Settling into a new year
ACECQA’s National Education Leader, Rhonda Livingstone provides insight into National Quality Framework topics of interest.
The beginning of the year is a great time to strengthen partnerships with families, sharing
information about children’s current knowledge, interests, abilities and preferences. As children and their families begin their time at your service, or return after a break, it is vital to build their sense of belonging as part of this partnership and settling process.
The Early Years Learning Framework (EYLF) and Framework for School Age Care (FSAC) emphasise that ‘partnerships are based on the foundations of understanding each other’s expectations and attitudes, and building on the strength of each other’s knowledge’ (EYLF, p. 12 / FSAC, p. 10). Working in partnership with families and sharing information:
- supports a shared vision for children’s learning and development
- enables educators to plan effectively for children’s next steps and
- empowers families to participate in decision-making in relevant and meaningful ways.
The key focus of Quality Area 6: Collaborative partnerships with families and communities is to engage families in the decisions that shape the program for their child and to share information about their child’s engagement and learning. Encouraging a family’s sense of belonging and inclusion at your service strengthens their understanding of the service philosophy in addition to how and why service policies and procedures operate. This is also a time to clarify everyone's expectations by valuing each party’s expertise and building trusting relationships.
Collaborative partnerships between families and educators are created through initial contact that is respectful and shows genuine interest in developing shared outcomes for children. Settling into a new service is aided by responsive educators who create a sense of belonging by supporting children to develop friendships and by an environment that is engaging and reflective of each child’s culture and identity.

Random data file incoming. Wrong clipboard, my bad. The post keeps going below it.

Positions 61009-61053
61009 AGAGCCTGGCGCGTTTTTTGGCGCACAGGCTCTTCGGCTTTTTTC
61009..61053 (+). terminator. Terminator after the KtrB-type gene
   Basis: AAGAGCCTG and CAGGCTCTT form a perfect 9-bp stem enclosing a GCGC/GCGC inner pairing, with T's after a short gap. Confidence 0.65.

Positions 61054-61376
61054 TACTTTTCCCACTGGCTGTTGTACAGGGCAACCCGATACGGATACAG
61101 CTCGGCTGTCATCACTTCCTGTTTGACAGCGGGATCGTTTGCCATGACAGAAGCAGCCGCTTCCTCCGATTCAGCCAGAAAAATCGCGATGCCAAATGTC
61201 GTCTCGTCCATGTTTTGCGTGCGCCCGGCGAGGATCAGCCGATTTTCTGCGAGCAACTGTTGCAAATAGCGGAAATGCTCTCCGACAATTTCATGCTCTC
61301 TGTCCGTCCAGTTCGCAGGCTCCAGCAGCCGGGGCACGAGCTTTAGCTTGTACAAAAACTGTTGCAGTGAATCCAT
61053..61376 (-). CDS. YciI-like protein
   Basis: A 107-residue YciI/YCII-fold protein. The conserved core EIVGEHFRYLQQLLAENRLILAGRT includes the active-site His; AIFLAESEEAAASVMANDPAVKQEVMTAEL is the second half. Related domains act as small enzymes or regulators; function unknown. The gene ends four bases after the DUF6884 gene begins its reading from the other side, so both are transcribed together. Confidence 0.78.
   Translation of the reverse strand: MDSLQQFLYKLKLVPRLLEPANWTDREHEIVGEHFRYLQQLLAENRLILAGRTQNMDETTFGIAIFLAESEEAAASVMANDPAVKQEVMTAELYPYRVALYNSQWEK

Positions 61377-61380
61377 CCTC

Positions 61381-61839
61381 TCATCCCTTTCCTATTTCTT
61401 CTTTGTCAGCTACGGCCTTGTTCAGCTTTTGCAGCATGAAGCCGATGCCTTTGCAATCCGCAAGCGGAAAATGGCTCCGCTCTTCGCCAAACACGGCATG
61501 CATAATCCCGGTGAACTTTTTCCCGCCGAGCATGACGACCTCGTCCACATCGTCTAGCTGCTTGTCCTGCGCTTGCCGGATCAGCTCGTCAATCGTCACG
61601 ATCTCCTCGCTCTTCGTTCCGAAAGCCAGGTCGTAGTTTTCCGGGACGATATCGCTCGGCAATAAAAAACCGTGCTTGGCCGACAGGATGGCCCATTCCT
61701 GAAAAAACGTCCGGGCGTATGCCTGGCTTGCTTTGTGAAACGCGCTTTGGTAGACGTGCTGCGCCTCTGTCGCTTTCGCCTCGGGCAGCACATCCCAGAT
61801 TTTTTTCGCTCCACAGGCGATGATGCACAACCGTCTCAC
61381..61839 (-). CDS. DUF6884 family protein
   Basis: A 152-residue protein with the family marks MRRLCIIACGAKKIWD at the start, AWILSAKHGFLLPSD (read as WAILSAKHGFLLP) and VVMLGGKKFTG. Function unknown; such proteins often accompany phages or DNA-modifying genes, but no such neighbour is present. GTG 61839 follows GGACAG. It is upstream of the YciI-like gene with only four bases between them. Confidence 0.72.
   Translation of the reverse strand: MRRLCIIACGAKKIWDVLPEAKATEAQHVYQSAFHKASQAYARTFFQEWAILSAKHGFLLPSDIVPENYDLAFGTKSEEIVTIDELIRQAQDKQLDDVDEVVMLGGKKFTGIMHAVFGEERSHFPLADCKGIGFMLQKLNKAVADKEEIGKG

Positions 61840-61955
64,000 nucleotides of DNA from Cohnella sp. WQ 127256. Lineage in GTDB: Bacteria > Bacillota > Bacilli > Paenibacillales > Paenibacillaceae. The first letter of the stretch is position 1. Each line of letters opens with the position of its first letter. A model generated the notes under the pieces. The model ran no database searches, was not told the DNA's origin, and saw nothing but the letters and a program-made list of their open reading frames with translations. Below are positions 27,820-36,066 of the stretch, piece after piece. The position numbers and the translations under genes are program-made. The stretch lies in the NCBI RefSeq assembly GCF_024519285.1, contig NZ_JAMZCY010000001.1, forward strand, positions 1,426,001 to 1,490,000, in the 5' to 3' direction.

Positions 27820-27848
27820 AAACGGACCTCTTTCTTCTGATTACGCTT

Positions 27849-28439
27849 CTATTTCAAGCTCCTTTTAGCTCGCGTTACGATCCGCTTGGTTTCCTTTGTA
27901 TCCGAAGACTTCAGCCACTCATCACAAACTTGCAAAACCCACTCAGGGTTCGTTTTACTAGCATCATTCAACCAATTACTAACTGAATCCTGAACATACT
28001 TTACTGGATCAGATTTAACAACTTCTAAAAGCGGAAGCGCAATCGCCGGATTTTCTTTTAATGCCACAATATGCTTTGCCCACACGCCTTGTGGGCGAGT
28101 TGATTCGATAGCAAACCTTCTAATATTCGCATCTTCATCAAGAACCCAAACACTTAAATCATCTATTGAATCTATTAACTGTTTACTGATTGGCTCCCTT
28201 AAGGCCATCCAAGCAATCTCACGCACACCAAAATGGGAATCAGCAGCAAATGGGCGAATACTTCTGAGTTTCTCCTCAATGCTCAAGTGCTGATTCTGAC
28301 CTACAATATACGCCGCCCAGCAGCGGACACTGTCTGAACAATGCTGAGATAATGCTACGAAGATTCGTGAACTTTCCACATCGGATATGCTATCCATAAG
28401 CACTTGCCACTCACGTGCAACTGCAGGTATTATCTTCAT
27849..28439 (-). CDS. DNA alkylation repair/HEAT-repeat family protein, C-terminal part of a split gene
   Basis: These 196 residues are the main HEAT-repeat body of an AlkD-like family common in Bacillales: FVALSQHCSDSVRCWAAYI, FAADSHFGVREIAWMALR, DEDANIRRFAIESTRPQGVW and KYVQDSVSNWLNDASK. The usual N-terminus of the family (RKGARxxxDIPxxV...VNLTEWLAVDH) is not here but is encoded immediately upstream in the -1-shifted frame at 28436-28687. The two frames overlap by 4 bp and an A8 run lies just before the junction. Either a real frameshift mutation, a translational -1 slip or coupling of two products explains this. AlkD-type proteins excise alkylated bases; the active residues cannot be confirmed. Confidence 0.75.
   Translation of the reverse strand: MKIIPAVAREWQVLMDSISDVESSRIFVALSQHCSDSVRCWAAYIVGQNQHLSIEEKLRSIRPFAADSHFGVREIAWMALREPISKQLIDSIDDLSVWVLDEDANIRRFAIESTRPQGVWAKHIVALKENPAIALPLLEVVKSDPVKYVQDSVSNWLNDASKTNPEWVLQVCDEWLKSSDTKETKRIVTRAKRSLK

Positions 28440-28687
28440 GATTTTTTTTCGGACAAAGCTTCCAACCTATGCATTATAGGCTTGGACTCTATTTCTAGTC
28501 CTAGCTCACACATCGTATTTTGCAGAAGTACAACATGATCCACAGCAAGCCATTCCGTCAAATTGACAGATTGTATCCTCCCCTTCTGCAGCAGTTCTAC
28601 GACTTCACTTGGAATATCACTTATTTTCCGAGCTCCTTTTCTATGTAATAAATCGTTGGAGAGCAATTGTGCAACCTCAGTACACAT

For babies and toddlers, this may be their first experience in an education and care service, so it is important to understand and recognise families’ perspectives. Initially, the focus is likely to be on routines, building confidence that their child is receiving individualised care and their learning and development is being supported. For preschool children, it may mean a change of rooms or new expectations in an older group, or a completely new education and care environment, so it is important to reflect on how families and children are supported through the orientation process.
For school age children this could mean transitioning to after school hours care in addition to settling in at school. It is a time to reflect on supporting children’s wellbeing while still respecting their growing autonomy and agency. This could be a time for older children to support new children to settle into the service. This is a time to draw on children’s expertise and involve them in service decisions and planning.
Think about what might work best for and your families to support that vital partnership. Also, reflect on how you can capture the valuable information that families have on their children. Is it using conversations, emails, forms, interviews or some other way or a combination of
these? It may even change depending on the needs of each child and family.
Other reading and resources
Collaborative partnerships with families
Engaging families in the early childhood development story
Recognising and supporting babies' and toddlers belonging, being and becoming
My Time, Our Place
Educators' Guide to the Framework for School Age Care